Tricks for coping with Chicken Pox!
Many of us are familiar with the signs and symptoms of chicken pox- if you’re not click here and have a read! Sadly, in the UK, it is inevitable that our little ones will deal with it at some point. We thought that we’d put together some (tried and tested*) top tips for helping your little ones to cope with the Pox!
*All of the following was tried by Harriet, with Flo, during her case of chicken pox in late July / early August. She recovered remarkably well and despite having sensitive skin. We managed to keep her comfortable and barely ever had to remind her not to itch or scratch! Her spots scabbed over very quickly and she had little other symptoms. I tried all of the below to keep her comfortable and feel that these things really helped to get her through ‘The Chicken Pox’ with ease!
Please remember that no one on the Mummykind team is medically trained. We love to share our experiences in the hopes that someone will find it useful. If you have concerns about your health or your child’s health you should always contact a doctor.
Avoid giving your child Ibuprofen at all costs!
Ibuprofen disrupts the healing process and increases the risk of soft tissue / skin infections- including serious infections like necrotising fasciitis. Ibuprofen is an anti inflammatory and because of this, it can react with the chicken pox- making them go deeper into the skin tissue.
Avoid giving you child any form of Aspirin!
Children who have Chicken Pox Virus can develop a potentially fatal condition called Reye’s Syndrome, which can cause severe brain and liver damage.
Remember that you can use Piriton (Chlorphenamine), in children 12 Months and older – this helps to soothe the itching and discomfort that comes with the Chicken Pox blisters healing.
Please always read the instructions!
Calpol can be given when your child has a fever or is struggling with cold symtoms that often accompany Chicken Pox. If your child doesn’t like the taste, you can try mixing in with squash. You can also buy cheaper versions of liquid paracetamol at your local supermarket or at pharmacies like Boots, Lloyds Pharmacy, and Superdrug. They do exactly the same job as Calpol, often at almost half the price!
Please always read the instructions!
Applying Diprobase Emollient can soothe sore spots. Diprobase is often used as for nappy cream and for eczema. The emollient properties soothe the itchiness from the outside!
Using Vosene Frequent as bubble bath, at bath time can help to keep the scabs nice and dry. Florence said it made her skin feel “nice and cool and comfy again”.
Apply PoxClin CoolMousse to soothe itchy spots. PoxClin Is a relatively new product that you can apply to your child’s spots. It can apparently accelerate the natural healing process and prevents the infection of wounds. It is super light and fluffy so it is very quickly absorbed into the skin.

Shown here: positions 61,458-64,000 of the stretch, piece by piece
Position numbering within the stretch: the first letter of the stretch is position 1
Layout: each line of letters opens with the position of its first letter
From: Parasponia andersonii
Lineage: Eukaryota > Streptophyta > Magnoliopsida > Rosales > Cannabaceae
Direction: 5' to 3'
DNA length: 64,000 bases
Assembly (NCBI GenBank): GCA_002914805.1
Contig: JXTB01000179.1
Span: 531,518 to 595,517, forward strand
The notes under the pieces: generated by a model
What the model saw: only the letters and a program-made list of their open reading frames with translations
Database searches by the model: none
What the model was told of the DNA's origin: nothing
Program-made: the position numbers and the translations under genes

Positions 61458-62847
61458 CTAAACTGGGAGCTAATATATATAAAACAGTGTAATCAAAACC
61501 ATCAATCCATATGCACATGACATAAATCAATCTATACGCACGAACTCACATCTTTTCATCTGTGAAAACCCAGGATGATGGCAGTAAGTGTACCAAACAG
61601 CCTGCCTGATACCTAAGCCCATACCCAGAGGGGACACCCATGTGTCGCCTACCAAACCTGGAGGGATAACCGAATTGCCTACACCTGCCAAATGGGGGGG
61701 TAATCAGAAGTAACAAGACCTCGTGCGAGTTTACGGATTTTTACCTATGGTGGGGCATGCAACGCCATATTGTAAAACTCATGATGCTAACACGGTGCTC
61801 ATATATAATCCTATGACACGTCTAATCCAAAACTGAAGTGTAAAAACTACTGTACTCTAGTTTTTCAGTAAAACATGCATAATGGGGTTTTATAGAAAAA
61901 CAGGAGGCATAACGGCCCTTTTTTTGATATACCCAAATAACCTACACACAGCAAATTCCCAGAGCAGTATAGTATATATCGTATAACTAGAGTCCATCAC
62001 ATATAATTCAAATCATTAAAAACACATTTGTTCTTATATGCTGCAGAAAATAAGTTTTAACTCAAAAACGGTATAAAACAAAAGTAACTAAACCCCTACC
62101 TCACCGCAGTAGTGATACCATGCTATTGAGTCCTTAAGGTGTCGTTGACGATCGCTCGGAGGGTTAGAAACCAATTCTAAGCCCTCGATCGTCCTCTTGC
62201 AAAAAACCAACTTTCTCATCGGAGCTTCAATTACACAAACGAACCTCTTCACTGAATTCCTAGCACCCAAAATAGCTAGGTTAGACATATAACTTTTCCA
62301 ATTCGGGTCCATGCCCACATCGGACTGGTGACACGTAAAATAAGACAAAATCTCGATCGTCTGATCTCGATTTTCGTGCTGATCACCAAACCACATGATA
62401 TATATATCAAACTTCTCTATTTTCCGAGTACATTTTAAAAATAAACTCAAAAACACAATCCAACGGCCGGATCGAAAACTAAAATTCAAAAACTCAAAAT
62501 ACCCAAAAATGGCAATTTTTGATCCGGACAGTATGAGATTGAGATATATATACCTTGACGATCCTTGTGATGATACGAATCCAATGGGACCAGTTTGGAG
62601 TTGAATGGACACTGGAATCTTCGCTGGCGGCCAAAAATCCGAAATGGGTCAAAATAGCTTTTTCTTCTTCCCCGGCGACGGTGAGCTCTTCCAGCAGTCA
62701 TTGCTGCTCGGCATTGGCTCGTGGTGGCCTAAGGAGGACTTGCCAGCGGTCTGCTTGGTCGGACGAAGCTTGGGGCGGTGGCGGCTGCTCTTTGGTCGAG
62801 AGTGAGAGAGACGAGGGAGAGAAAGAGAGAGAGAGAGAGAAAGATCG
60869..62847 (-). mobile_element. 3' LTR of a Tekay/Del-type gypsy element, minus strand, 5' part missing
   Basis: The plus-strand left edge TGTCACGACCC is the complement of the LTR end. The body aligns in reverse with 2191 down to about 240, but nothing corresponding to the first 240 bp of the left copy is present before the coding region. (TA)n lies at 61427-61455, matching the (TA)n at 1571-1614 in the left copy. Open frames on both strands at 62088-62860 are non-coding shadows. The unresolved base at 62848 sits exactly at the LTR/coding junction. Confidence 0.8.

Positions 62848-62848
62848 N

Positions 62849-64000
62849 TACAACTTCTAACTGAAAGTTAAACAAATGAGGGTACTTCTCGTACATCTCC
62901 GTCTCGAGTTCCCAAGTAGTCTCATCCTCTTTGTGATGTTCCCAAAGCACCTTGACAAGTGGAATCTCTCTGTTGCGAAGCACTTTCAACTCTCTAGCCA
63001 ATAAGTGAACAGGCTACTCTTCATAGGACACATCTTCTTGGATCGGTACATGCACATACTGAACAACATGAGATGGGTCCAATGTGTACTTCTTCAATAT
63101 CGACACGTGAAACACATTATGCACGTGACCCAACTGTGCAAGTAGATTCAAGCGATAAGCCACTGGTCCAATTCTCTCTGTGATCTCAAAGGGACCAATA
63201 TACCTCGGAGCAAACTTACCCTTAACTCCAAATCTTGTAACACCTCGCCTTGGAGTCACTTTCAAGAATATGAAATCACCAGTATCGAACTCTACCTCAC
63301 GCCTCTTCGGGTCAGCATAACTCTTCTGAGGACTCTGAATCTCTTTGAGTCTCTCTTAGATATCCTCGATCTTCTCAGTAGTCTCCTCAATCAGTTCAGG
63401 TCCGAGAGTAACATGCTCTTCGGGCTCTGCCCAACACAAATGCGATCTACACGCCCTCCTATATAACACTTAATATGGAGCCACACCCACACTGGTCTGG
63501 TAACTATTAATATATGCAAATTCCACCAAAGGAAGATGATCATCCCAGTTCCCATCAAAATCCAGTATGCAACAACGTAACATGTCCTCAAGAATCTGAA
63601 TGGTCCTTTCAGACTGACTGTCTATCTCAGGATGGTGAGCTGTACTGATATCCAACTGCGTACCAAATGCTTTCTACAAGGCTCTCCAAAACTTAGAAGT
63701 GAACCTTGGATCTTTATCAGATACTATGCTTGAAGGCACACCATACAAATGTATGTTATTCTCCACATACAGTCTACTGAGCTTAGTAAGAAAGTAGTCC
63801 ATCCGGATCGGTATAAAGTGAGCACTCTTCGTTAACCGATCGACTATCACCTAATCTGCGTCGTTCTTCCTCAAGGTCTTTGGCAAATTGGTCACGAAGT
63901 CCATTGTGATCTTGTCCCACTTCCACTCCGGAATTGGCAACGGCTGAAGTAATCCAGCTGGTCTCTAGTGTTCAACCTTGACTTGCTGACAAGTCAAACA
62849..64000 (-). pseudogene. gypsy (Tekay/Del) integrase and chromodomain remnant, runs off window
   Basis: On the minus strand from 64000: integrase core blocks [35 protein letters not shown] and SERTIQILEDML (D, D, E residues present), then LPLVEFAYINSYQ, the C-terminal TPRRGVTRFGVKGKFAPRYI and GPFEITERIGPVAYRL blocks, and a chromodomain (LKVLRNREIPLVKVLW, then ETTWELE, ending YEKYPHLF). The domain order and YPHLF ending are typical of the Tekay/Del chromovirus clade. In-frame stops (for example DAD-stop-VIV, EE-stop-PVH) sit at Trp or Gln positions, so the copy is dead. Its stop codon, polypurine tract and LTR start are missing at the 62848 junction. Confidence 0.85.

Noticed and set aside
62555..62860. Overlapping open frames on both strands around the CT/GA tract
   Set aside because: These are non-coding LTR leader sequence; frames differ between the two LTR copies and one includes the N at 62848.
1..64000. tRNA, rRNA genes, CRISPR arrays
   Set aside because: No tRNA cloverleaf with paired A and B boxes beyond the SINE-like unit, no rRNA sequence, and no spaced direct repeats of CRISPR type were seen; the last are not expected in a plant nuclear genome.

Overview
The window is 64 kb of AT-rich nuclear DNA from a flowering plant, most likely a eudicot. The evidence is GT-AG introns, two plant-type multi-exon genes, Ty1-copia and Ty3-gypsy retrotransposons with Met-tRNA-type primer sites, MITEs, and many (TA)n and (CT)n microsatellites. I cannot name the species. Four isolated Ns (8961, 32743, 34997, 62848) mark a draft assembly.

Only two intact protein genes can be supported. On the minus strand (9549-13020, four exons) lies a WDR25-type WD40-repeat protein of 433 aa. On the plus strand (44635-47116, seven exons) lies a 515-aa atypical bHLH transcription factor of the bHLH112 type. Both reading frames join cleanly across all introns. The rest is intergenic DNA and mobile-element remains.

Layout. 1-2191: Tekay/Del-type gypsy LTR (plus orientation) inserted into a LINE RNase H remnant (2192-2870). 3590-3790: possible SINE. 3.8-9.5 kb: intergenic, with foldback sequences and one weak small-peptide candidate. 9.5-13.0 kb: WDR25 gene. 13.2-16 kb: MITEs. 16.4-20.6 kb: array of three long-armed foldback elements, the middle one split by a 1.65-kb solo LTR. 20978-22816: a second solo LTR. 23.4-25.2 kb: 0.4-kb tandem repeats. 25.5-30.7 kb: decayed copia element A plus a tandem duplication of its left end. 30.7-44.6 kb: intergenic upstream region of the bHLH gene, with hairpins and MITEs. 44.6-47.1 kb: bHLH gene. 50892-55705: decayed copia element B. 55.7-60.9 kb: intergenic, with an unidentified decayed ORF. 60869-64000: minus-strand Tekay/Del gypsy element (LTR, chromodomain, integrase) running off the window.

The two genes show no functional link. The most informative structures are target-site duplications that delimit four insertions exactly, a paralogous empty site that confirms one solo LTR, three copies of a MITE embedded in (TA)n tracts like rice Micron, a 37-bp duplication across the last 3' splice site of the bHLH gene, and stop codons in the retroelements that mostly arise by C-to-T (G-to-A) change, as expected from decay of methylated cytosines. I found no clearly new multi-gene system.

Calamine lotion is the cheapest way to soothe those nasty spots. It is a tried and tested approach that goes back decades, just dab on with cotton wool and away you go!
Have a trim!
Keep fingernails short so the blisters don’t get scratched off because this can lead to scaring. In children under three you might even be able to get away with putting socks on your child’s hands to avoid scratching when they are asleep.
Frozen treats are a life saver if your little one has cold symptoms with their Chicken Pox! Ice lollies are particularly good if their Chicken Pox has spread to their Mouth, Lips or Tongue! They will also help your little one stay hydrated if they don’t feel like drinking much.
Keep your little one very well hydrated. They might not feel like eating much – especially if they have spots in their mouth, so their usual milk or milk substitutes may help keep their energy levels up. Offer them fluids frequently as drinking lots can keep nastier symptoms at bay and can aid the healing process.
Things to look out for with Chicken Pox
If your child is too young to take paracetamol, the recommendation is to seek medical assistance. Here are some signs and symptoms that aren’t always ‘normal’ to have when experiencing Chicken Pox. These might indicate that you need to seek further medical assistance for your child-
- If you your child has a temperature of over 39 degrees.
- If the skin surrounding your child’s chickenpox becomes red, sore or appears to be infected.
- If your child has pain in their chest or difficulty breathing.
- If your child is not managing to drink enough fluids.
- If your child is struggling to pass urine.
- Severe headaches.
- Sensitivity to light (photosensitivity).
- Nausea or vomiting.
- Stiff neck.
- Sleepiness, fainting, difficulty waking or unconsciousness.
- Convulsions or seizures.
What have you tried to help soothe chickenpox?